The Recipe for Running a Successful IT Organization
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The Recipe for Running a Successful IT Organization

Julia Davis, SVP, CIO, Aflac
Julia Davis, SVP, CIO, Aflac

Julia Davis, SVP, CIO, Aflac

Some people view cooking as a science and others see it as an art -for me, it’s both. You can have a stunning chocolate cake (my favorite), but if you accidentally switch the sugar and the salt – the aesthetics won’t matter much. Likewise, your cake could taste exquisite, but if its layers are lopsided, you might have a tough time finding someone willing to try it. Which ever side of the culinary continuum you fall on, a high-quality recipe is a must. As IT head chefs, CIOsface growing pressures to reduce costs, keep up with rapidly changing technology, manage the needs for a multichannel consumer experience and deal with growing security risk demands. To face these challenges, CIOsrequire the right recipe with four integral ingredients to run a successful IT organization.

Season your workforce with the best skillsets

Having the right organizational structure in place is key to meeting short-term and long-term business goals. This involves taking a look at the current skillsets and knowledge among your IT staff and creating a structure that supports the corporate strategy. Rapidly changing technology requires a constant demand of the latest technology skillset and necessitates assessing and adjusting your workforce accordingly.

According to a 2016 survey by PricewaterhouseCoopers,[1] 75 percent of CEOs say that a skilled, educated and adaptable workforce should be a priority for business. This situation couldn’t be more real, as we face a mass exodus of retirees in the next 10 years. As a result of the shortage of skilled IT employees across all business sectors, Aflac is steadfastly closing talent gaps in our IT organization. For example, through our IT Apprenticeship Program, we hire talented college graduates into an IT training program that helps to fill areas with a skillset gap. Balancing the right mix of experts to lead their own fields and the best blend of personalities helps create a team that collaborates and communicates. Just like a good chef knows the right mix of flavors, successful CIOs understand it takes a properly seasonedteam to carry an organization.

Bind things together with an Agile approach

CIOs must also look for ways to create structures that keep teams collaborative to widen knowledge and perspectives.When I first came to Aflac in 2013, the IT organization was modeled after a traditional waterfall structure. Because this was not conducive to providing deliverables at a fast enough speed to meet the needs of the business, it became necessary to change to a consultative, Agile structure. An additional benefit is revealed in a survey conducted by Hewlett-Packard[1] showing that the top primary motivator for organizations moving to an Agile methodology is enhanced collaboration between teams that don’t typically work together. Adopting anAgile approach isessential to foster the unity and partnership of teams within IT and the business.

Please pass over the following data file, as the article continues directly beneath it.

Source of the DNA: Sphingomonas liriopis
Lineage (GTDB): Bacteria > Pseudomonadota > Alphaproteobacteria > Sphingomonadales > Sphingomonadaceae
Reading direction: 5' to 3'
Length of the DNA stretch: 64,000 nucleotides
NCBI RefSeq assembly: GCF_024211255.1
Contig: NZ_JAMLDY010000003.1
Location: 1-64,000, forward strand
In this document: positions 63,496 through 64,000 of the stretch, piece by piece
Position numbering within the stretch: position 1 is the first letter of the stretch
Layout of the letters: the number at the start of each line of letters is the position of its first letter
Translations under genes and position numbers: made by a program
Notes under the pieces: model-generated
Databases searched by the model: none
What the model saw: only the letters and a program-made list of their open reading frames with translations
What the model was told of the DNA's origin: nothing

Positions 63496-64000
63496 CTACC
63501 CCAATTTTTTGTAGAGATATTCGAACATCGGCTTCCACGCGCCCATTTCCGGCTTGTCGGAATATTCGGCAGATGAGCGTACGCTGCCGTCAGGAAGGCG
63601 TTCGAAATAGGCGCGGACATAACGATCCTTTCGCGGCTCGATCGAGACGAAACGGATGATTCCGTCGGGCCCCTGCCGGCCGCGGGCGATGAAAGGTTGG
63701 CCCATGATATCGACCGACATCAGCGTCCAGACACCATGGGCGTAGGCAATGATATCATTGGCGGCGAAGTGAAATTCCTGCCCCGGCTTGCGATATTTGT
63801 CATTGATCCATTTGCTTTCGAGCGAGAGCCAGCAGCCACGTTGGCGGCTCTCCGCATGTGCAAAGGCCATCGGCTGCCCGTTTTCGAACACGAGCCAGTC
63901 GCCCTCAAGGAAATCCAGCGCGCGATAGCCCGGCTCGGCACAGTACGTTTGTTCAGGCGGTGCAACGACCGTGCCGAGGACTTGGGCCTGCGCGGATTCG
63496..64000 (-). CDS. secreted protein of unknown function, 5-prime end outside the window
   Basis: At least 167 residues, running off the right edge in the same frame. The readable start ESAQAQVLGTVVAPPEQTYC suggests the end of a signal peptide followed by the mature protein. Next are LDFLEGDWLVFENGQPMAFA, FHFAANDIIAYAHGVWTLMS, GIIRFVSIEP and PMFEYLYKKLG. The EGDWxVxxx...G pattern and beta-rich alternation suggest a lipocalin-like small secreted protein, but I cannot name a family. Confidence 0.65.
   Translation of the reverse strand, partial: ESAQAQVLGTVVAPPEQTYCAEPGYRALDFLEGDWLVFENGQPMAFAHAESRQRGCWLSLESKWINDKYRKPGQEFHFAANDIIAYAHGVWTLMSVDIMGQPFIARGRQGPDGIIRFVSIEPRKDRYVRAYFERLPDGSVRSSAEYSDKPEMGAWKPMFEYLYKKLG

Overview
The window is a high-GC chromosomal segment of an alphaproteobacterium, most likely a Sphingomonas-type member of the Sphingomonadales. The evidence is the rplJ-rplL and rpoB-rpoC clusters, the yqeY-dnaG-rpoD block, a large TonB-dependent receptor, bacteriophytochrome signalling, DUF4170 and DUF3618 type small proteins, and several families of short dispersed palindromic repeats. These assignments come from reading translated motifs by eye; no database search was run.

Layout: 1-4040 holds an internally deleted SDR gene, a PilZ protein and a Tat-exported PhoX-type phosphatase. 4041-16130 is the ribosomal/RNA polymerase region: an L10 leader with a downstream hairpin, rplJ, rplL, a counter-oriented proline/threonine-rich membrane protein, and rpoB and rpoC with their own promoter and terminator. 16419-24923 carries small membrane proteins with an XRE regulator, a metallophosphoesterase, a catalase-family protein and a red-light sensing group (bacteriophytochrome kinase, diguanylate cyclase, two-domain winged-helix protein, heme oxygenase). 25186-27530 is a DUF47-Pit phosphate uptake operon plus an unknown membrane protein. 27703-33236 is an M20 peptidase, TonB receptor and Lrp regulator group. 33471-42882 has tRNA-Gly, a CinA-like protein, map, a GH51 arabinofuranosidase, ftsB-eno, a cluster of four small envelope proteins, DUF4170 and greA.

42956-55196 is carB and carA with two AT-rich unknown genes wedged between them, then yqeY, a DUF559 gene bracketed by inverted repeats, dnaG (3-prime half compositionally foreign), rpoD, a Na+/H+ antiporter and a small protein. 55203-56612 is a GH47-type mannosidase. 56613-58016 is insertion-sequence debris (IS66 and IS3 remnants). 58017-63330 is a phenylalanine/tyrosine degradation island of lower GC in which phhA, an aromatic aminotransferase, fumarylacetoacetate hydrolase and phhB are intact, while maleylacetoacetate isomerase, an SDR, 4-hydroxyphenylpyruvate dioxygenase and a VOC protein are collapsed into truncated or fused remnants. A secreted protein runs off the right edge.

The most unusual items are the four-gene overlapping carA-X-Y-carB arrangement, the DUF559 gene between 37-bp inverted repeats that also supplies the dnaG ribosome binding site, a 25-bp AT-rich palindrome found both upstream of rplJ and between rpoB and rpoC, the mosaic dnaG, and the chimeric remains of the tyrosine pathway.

To accomplish this goal, in 2014, I led the IT division through a complete Agile reorganization from the top down. With this new alignment, we have gained the ability to focus on establishing the priority of projects and completing one effort at a time according to the priority. The attention and efforts directed with such precision allows for dedicated teamwork, cross-functional training and a strengthening of our internal culture. This structure provides increased accountability, efficiency and organization that help Aflac IT to be poised and ready for the next opportunity, producing results at record speed. Like eggs to a cake, Agile is a binding agent giving structure and volume to your workforce and the business.

Stimulate growth with strategy and a technology roadmap

Strategic vision and the proper communication of that vision are fundamental to an effective IT organization. CIOs at the Wall Street Journal CIO Network event in 2015 came up with their top-five priorities, and these were narrowed down to two general themes: security risks and strategy. When it came to the latter, CIOs agreed that they wanted their IT organizations to be the change agent at their companies and that they themselves need a business-centric vision.

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